Figure 3: Opto 22’s groov EPIC provides an ecosystem of embedded applications for visualization, device integration, connectivity and data processing. Courtesy: Opto 22

Controls enable integrated recipe management

With the furnace line’s controller connected to the company database, Pinkos was able to put the final piece of the puzzle in place by integrating recipe management and work order tracking into the control program and HMI. Instead of requiring operators to manually copy recipe parameters from a separate computer, the controller queries the database for the appropriate process values (feed rate, retort speed, temperature, oscillation period, and more) and feeds them to the control program. Work order information entered by the operators is then recorded back into the database along with process data captured from the run.

Many of AMP’s customers are Tier 1 and 2 suppliers to original equipment manufacturers (OEMs) in the automotive industry, so AMP knew investing in tight integration would be important in the long run. These changes also helped reduce operator error, streamline 24/7 process monitoring and improve customer confidence. “The new system is easy to understand and even easier to visualize,” Pinkos said, “which builds confidence with existing customers and helps attract new ones.”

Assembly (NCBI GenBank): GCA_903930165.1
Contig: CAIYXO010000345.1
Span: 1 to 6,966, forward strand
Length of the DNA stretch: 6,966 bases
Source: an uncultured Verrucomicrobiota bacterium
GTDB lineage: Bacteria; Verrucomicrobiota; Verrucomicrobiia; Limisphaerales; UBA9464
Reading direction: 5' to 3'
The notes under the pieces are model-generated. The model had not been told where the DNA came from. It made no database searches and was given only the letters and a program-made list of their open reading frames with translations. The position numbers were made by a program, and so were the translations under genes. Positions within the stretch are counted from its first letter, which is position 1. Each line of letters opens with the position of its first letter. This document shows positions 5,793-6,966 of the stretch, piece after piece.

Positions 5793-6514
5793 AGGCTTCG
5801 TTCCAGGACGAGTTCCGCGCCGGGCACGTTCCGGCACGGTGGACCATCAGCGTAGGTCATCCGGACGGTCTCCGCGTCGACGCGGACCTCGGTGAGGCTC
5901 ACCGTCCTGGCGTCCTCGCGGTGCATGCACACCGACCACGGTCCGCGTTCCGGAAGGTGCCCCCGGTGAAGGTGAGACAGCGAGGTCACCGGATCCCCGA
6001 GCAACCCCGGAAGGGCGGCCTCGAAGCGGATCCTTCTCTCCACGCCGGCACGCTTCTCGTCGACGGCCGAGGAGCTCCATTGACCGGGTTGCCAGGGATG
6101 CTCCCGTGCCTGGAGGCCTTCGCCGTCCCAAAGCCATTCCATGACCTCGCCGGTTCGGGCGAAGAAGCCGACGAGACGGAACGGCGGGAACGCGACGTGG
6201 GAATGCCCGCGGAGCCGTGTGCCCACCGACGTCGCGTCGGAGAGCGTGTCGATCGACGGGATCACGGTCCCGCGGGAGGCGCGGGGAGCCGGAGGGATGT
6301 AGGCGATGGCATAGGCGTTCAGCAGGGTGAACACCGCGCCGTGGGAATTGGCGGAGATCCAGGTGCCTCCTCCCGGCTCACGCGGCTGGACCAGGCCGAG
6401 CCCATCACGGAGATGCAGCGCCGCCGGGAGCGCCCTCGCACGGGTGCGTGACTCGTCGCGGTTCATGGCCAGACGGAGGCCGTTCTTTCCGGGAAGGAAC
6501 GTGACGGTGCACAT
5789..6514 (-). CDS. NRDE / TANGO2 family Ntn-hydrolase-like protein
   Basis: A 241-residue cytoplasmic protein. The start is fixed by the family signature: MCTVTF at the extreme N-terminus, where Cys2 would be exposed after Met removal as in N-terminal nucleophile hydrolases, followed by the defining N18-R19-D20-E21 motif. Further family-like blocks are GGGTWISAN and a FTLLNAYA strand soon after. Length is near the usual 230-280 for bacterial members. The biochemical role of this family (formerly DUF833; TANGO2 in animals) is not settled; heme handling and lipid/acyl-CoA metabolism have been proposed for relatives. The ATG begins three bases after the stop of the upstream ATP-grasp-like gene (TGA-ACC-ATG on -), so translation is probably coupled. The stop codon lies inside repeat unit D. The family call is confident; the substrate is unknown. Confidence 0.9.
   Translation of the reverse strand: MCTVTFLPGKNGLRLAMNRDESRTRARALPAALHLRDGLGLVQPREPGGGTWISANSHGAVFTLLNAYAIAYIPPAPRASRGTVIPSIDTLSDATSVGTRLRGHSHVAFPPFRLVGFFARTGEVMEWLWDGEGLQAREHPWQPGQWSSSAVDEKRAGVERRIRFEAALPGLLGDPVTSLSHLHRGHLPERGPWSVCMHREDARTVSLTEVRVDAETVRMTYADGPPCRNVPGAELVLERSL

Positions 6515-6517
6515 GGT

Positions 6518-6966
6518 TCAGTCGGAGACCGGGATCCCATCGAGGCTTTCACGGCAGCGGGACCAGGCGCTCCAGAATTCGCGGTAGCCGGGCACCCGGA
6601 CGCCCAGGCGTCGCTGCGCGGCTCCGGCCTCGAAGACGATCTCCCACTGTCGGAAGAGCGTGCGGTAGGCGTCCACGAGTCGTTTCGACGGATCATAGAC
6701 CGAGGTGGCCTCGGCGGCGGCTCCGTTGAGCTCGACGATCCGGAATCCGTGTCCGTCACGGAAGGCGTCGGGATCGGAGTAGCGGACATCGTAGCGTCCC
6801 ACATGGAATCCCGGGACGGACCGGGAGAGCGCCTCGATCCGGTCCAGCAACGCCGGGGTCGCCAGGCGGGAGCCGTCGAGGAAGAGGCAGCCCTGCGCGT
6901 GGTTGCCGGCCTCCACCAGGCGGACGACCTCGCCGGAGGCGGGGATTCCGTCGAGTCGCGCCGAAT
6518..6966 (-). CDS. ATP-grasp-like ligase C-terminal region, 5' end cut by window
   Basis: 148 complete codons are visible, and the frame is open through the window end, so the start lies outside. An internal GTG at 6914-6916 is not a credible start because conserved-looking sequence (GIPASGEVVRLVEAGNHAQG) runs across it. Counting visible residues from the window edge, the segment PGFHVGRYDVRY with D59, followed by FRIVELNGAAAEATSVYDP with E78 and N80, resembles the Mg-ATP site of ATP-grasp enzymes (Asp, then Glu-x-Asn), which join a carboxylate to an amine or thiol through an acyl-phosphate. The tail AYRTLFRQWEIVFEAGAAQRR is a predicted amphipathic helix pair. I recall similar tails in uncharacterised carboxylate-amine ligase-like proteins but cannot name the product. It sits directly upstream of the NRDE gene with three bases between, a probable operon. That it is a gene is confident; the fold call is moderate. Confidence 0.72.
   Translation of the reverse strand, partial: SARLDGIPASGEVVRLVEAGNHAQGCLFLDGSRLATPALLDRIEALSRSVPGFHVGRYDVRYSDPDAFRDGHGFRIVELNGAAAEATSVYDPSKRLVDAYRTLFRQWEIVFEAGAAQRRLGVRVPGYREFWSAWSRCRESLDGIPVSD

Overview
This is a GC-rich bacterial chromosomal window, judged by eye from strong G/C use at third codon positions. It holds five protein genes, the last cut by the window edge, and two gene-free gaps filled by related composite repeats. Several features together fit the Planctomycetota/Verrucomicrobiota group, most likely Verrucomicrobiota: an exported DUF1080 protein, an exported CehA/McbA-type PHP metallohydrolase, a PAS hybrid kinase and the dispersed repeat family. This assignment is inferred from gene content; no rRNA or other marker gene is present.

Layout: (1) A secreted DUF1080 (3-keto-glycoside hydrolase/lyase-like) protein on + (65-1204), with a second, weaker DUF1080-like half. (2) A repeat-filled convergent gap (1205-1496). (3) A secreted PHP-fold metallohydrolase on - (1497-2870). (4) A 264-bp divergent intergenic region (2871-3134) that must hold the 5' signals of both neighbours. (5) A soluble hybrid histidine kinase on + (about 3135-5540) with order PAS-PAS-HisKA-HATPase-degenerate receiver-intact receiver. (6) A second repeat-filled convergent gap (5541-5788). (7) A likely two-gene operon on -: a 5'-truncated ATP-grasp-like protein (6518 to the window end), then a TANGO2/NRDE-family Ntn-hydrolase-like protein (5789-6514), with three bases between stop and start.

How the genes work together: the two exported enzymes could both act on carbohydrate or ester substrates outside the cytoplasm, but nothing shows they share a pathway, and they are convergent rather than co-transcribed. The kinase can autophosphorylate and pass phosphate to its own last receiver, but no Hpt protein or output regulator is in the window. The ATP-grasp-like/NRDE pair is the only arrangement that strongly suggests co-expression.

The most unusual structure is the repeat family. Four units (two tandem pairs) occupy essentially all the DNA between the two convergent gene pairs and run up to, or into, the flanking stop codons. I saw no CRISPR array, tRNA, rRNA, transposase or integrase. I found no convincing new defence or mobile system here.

Josh Eastburn is director of technical marketing, Opto 22. Edited by Mark T. Hoske, content manager, Control EngineeringCFE Media and Technology, mhoske@cfemedia.com.

MORE ANSWERS 

KEYWORDS: Industrial controllers, edge controllers

CONSIDER THIS 

Beyond reliability, what capabilities are your applications missing without an automation upgrade?


Josh Eastburn
Author Bio: Josh Eastburn is director of technical marketing, Opto 22. After 12 years as an automation engineer working in the semiconductor, petrochemical, food and beverage, and life sciences industries, Eastburn works with the engineers at Opto 22 to understand the needs of tomorrow's customers. He is a contributing writer at blog.opto22.com.